Best Picture Winners Part 41 (of 87): Oliver!

oliver1968

Title: Oliver!
Year: 1968
Starring: Mark Lester, Ron Moody, Shani Walls
Runtime: 2 hrs 33 mins
What It Is: A musical adaptation of the classic Charles Dickens’ novel about an orphan boy that leaves the orphanage he calls home. Upon leaving, he becomes associated with a group of ruffian young boys whose whole goal is to pick the pockets of Englands well off. This is the last musical to win until <em>Chicago </em>which would be 33 years later. This has some iconic songs in it, but for me it does not really work. Consider Yourself and Oom-Pah-Pah are both standouts among the group. For such a young man, you have to give kudos to Mark Lester who holds the whole thing together as Oliver Twist.

Memorable Quote: Bill: Hand it over, you avaricious old skeleton.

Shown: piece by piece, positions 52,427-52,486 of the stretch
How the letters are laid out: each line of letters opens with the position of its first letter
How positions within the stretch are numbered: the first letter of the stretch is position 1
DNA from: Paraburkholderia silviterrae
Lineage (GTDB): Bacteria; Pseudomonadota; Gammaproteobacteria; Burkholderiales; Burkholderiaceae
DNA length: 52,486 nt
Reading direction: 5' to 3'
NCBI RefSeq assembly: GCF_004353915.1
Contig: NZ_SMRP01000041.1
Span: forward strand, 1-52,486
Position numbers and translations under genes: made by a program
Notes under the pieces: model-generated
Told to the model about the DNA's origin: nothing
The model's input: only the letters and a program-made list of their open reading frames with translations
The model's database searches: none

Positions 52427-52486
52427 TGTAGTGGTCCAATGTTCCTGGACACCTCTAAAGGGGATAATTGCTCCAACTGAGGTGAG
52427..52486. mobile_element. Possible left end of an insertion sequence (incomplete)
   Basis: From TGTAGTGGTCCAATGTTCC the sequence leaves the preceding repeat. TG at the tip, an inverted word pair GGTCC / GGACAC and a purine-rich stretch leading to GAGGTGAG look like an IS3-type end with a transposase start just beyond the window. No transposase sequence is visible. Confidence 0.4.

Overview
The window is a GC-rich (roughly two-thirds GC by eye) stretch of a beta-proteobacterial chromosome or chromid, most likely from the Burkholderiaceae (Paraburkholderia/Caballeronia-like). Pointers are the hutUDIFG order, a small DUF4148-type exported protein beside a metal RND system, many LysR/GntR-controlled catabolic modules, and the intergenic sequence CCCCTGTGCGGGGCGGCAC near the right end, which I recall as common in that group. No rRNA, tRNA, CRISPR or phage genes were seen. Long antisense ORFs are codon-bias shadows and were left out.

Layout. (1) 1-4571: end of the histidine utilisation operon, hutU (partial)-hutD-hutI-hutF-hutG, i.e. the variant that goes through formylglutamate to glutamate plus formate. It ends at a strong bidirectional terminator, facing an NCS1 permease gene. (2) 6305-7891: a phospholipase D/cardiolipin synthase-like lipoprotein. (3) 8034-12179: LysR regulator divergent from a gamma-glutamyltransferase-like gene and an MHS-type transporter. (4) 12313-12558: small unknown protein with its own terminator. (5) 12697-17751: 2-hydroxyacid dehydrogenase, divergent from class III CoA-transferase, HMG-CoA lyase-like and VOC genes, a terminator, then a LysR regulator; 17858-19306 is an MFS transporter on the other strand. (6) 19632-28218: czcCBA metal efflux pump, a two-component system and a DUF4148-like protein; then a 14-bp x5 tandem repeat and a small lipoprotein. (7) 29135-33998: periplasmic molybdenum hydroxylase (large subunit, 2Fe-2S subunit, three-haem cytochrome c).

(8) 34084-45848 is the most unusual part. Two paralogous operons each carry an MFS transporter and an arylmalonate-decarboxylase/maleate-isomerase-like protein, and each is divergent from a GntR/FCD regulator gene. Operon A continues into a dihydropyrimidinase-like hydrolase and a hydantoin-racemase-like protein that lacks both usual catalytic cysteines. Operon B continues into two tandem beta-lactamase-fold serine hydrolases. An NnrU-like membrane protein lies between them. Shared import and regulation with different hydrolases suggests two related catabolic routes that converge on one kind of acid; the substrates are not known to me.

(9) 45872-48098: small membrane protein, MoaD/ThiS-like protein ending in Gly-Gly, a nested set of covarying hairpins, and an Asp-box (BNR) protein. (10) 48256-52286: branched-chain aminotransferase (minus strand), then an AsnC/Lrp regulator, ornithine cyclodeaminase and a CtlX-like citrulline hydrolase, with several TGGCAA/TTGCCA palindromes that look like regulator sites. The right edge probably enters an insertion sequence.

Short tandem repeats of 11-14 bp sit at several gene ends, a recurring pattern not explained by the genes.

Competition: First up we get Funny Girl which is William Wyler continuing his roll of good flicks with this Barbara Streisand comedy. This role led her to an Oscar and her famous speech that followed. In fact whenever she isn’ on screen the film falls sort of flat. The Lion in Winter is led by steady work from director Anthony Harvey. He gets Oscar-worthy work out of Peter O’Toole and Katharine Hepburn (who did win). This movie touches on the relationship betwixt King Henry II and his wife Eleanor of Aquitaine. Directed by actor and famous salad dressing peddler Paul Newman we have Rachel, Rachel. In this Newman’s real-life wife Joanne Woodward stars. This is a character study in which we get to know a 35-year-old school teacher who has not yet found love. This is until she meets a man from the big city who (whether purposefully or not) sweeps her off her feet. Lastly, we get perhaps the best film of this year’s nominees Franco Zeffirelli’s Romeo & Juliet. This Shakespearean adaptation is not Zeffirelli’s first. He had previously adapted The Taming of the Shrewd a year earlier. Instead of relying on two married (to each other) actors we get two fresh-faced leads. He leads them to what many consider the best version of this Shakespeare tragedy. Just don’t tell Baz Luhrmann that!

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